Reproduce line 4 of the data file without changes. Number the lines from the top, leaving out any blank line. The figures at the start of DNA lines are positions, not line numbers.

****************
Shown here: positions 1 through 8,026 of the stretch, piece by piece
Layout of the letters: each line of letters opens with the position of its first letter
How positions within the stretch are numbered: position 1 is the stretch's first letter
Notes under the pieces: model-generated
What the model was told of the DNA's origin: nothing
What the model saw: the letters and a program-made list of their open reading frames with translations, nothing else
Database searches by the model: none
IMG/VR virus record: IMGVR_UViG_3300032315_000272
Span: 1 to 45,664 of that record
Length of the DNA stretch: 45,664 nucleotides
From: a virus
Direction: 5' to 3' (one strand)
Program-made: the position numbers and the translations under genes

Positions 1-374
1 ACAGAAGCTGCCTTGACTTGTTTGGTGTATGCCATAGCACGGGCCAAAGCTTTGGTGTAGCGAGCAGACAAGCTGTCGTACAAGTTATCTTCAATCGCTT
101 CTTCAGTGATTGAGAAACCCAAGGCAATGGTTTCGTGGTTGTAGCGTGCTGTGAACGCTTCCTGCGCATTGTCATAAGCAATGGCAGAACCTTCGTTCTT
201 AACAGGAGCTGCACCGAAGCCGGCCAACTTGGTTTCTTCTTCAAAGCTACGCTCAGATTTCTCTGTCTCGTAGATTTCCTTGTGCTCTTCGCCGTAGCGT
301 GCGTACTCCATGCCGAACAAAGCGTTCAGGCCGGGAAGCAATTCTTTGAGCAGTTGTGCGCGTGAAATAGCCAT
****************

Notes under the pieces: model-generated